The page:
Americans will spend $60 billion on illicit marijuana this year, report says
Studies estimate that between 12% to 14% of adult Americans enjoy cannabis. That’s a massive group of consumers—and they spend billions of dollars every year on marijuana. Unfortunately, according to a new report, more than 71% of that spending goes to the illicit market, due to various forms of cannabis prohibition enforced in 39 states.
A new report by the website GrowCola, using data from New Frontier Data’s U.S. Cannabis Report, notes that the American illicit market encompasses roughly $60 billion in annual sales. That compares to around $23 billion in legal medical and adult-use cannabis sales. (State-legal cannabis sales figures are often disputed, as there is no government tally of the federally-prohibited products. Leafly’s 2020 jobs report estimated the size of the legal American cannabis market at around $14 billion.)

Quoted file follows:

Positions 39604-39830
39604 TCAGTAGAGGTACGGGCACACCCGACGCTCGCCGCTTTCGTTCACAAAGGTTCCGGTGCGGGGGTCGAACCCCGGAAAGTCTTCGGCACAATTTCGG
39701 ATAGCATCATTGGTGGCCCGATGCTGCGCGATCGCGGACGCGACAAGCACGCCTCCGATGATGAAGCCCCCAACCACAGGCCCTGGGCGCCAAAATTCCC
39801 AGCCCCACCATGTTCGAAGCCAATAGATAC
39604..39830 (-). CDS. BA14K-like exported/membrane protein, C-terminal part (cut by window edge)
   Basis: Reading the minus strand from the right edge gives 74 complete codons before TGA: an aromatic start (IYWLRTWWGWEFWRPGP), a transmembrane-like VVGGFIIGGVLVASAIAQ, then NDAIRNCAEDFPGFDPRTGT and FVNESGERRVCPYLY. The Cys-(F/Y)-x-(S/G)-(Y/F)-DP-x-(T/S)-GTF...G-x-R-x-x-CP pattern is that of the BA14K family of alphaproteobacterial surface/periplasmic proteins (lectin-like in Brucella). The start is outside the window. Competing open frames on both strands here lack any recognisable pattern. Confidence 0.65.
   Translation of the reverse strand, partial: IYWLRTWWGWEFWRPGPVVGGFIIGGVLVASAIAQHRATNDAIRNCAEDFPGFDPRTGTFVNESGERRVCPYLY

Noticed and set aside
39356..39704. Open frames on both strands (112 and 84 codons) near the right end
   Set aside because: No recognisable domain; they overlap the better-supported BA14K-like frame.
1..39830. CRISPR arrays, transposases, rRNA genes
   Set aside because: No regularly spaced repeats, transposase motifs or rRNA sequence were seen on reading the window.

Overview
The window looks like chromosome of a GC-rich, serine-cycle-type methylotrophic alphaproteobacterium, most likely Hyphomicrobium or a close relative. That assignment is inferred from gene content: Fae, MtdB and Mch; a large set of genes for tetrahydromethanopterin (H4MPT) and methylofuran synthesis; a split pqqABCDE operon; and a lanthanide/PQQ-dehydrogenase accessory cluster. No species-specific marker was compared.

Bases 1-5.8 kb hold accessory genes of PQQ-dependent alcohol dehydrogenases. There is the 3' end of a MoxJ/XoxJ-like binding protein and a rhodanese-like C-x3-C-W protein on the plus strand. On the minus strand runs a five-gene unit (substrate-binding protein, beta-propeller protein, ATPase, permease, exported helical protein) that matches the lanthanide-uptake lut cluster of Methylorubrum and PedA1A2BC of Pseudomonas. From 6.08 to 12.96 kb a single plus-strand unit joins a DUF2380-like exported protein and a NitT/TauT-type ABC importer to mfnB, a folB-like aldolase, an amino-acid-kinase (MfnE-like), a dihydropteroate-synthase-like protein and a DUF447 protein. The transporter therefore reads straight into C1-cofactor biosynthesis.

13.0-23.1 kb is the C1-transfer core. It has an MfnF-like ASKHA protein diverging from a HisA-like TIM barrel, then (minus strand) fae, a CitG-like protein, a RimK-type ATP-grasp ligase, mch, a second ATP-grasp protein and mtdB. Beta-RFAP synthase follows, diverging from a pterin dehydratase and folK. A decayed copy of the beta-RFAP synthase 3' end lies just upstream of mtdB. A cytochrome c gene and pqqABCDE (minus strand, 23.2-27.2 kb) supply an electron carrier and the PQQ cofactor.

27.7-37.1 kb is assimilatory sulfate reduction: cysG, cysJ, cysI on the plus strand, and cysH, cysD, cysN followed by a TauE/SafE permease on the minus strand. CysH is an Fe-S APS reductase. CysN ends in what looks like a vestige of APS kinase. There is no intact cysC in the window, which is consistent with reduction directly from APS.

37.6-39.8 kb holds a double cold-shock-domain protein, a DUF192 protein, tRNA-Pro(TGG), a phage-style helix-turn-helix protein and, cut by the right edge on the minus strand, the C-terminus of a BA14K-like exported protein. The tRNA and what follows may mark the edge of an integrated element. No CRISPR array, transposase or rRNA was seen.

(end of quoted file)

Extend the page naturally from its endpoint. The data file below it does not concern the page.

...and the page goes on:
View full data here
Source: GrowCola via New Frontier Data. Note: Washington D.C. is counted as a state in the above graphic.
That’s a lot of illicit weed, Texas
Texas leads all non-legal states in its purchases. The report estimates that the Lone Star State accounts for 7% of all illicit cannabis sales in the United States. That’s roughly $4.2 billion, or more than three times the size of Colorado’s legal market.
Next on the list: North Carolina, Georgia, Virginia, and Indiana, which each account for roughly 3% of the nation’s illicit sales.
600,000 jobs and $6 billion in tax revenue foregone
If the illicit market is about 2.5 times the state-legal market, as the GrowCola/New Frontier data suggests, America is missing out on hundreds of thousands of legal jobs and billions of dollars in tax revenue.
Today’s $14 to $23 billion legal cannabis market supports 243,700 full-time American jobs. Doing the math, a fully captured illicit market would add more than 600,000 full-time jobs to the national economy.
At a relatively conservative 10% tax rate, capturing $60 billion in sales would yield $6 billion in cannabis tax revenue every single year. That’s as much as New Hampshire’s entire annual state budget.